Back home, reviewing the days captures, I felt the Hipstamatic lens Sergio from the Monti HipstaPak produced too much of a yellow ochre tint. This would need to be toned down in post production to acceptable levels by desaturating the image, including selectively altering the level of the yellow, while retaining enough color to be considered a color photograph.

San Francisco Chinatown provides many opportunities for a photographer search of a long term project. One can spend days covering the alleys and side streets, including the hidden entrances that may lead one inside an apartment building or behind a building fire escape that takes one to the roof top for a different perspective. Even the space between the other building in the rear and the varied architecture, a mix of Western early 20th Century with Chinese decorative detail and trim. And let us not forget the different markets, butchers and fish mongers, and of course the very inhabitants themselves.

Over the last two years in which I have covered San Francisco Chinatown, I have slowly uncovered some of the layers, the very rhythm, the heart beat of a small section of town, only four blogs long and a handful of side streets.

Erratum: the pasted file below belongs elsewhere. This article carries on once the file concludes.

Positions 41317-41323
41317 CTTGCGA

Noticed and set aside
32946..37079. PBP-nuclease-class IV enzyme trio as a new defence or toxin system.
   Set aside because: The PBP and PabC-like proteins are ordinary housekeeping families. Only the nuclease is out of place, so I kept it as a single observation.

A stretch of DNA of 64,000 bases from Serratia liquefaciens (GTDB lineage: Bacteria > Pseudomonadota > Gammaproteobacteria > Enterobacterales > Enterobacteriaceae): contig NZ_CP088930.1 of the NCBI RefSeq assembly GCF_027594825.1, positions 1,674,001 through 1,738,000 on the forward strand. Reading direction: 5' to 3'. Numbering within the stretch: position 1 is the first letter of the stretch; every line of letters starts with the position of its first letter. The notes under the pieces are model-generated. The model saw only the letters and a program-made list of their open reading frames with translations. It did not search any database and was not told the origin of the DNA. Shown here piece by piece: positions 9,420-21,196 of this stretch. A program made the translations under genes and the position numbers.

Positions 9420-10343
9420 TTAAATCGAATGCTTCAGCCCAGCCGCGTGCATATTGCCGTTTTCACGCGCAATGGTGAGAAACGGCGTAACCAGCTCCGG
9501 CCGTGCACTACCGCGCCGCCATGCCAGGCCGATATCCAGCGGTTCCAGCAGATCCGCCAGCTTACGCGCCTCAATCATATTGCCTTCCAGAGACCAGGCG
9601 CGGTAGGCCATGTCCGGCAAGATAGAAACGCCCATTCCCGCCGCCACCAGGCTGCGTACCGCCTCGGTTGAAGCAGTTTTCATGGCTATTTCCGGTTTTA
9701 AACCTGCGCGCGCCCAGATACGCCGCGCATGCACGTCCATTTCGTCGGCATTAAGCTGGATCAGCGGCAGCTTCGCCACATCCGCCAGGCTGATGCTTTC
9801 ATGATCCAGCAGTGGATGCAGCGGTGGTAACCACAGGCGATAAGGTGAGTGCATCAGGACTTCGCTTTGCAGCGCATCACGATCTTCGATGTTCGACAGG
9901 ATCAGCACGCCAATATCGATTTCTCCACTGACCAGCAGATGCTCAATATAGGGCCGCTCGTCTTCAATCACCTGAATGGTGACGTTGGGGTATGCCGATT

There are two main streets that run parallel, Stockton and the other Grant Street, two streets that are different as night and day. Focusing primarily on Stockton Street because that is where the Chinese engage in their daily activities and when tourists are not around, it can feel like being in a foreign world of language and sounds.

The other street, Grant Street with its grand entrance gate, is strictly geared for the tourist trade with its souvenir trinkets, most of which is mass produced in China, is piled on top of one another. In the end, I prefer to focus on a culture that has carved out an existence along side other diverse and indifferent cultures in a city of multi-ethnicities.

The other four presenters that evening were; Julie Gebhardt, Bianca Tummings, Petyr Campos, and Erika Rae Langdon. If you are interested in having your work considered check out OpenShow for one in your location and what is being sought by going to their website OpenShow.

OpenShowSF website
OpenShowSF FaceBook page
Rayko Photo Center website
OlloClip website

All photographs taken with an iPhone 4S by
©2014 Egmont van Dyck - All Rights Reserved